UAA committed to helping Tanaina families with transition

by Catalina Myers  |   

By Megan Olson , Vice Chancellor for University Advancement

As the mother of three young children (now ages 5, 6 and 8), I understand firsthand how difficult and emotional it is to select childcare. The trust you place in individuals who care for your kids is precious and cherished. Rock that boat and your whole world quakes.

I was on Tanaina's waitlist for years before finally getting the call that my firstborn could enroll. By then, I had two more children. All three were happily ensconced at another full-time facility in Anchorage. I wished then that Tanaina had room for all my children. I know many families currently on the waitlist would celebrate a bigger Tanaina.

I can empathize completely with Tanaina's families. But for reasons I'll explain below, I understand and support UAA's decision to terminate its Memorandum of Understanding (MOU) with the center. Tanaina needs to relocate to a space of its own and adopt a new, sustainable business model.

I believe this difficult first step can lead to an even brighter future for Tanaina and the kids and families relying on it. For the benefit of our students, staff and faculty, UAA is committed to helping with this transition. We all know Anchorage needs more high quality childcare, not less.

A little history

Since 1979, Tanaina has cared for the children of UAA families and others in our community. In turn, at no cost to Tanaina, UAA gave 3,900-square-feet of rent-free space, with ongoing maintenance of that space and its playground (at a current annual cost of about $39,000). Several years ago UAA invested $65,000 to upgrade and repair the interior space and the perimeter fencing. Just last summer, UAA invested an additional $17,000 to replace the playground's gravel with high-quality recycled rubber tire mulch that is much safer.

UAA's decision to terminate a 25-year MOU was difficult, not taken lightly or quickly. University leaders have long been in conversations with Tanaina management over issues of mutual concern: inadequate space, a marginally suitable playground and the center's inability to expand to serve more families.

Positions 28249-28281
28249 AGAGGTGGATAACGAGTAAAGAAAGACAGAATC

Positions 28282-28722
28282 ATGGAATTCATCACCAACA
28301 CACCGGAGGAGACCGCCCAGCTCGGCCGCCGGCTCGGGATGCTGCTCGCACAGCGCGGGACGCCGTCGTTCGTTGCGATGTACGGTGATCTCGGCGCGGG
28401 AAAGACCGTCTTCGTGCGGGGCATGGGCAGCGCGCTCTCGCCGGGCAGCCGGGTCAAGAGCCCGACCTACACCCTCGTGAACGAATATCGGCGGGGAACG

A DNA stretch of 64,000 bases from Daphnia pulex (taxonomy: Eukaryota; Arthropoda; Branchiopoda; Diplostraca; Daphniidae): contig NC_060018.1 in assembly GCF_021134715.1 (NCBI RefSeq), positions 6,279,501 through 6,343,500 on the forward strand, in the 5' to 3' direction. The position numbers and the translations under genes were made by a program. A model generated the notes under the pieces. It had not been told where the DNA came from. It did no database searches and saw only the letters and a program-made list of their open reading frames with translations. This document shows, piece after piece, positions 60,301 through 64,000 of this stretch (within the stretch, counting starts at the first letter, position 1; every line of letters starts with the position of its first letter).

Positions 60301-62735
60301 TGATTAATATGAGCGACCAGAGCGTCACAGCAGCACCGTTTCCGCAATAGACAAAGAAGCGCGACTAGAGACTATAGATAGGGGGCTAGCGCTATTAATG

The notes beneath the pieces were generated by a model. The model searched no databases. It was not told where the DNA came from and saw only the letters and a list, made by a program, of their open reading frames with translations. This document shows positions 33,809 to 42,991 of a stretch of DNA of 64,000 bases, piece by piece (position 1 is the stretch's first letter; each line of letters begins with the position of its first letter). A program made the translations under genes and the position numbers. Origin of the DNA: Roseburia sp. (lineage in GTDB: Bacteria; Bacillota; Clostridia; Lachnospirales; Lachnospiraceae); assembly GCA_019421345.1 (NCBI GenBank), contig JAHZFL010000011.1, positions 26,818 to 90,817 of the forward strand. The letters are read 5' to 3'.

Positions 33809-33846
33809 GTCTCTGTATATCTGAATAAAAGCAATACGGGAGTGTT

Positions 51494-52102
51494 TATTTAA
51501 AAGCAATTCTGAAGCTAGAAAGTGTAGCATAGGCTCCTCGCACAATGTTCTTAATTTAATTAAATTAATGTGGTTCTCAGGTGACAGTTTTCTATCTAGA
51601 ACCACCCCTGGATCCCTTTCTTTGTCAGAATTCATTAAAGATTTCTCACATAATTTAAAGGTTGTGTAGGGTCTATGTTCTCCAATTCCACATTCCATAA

Meantime, UAA has grown. Our Anchorage campus serves 15,000 students. Yet, new student recruitment, admissions, enrollment services and financial aid are all located more than two miles away from campus, at the University Center. This is an example of service to our students that we intend to improve.

The pressure on UAA's budget and its facilities continue to mount. As we optimize our space in the interest of students, rest assured we are focused on their success. That is our single most important mission for the State. To that end, for our students who are also parents, we want a successful transition and a viable Tanaina.

To be clear, Tanaina was not a casualty of UAA's recent prioritization process. As a separate 501c3, the center has never been a UAA function. Instead, Tanaina and the university had a mutually beneficial relationship for many years. Now, the pressure on our facilities to serve students has evolved.

Next step forward

Currently, the parents of 60 children need assurance that Tanaina will continue. Questioning the center's future is an understandable first reaction. More helpful would be gathering the strength and brainpower of Tanaina's staff, board and supporters in search of a new location. Cementing the commitment of Tanaina families to this mission will secure that future.

UAA made a very tough call; all organizations must evolve and innovate to succeed in our rapidly changing economic and demographic environment.

Tanaina needs new space and sustainable economics; let's find it. UAA will work toward a smooth transition so that Anchorage and UAA families continue to have Tanaina among their best choices for quality childcare.

Creative Commons License "UAA committed to helping Tanaina families with transition" is licensed under a Creative Commons Attribution-NonCommercial 4.0 International License.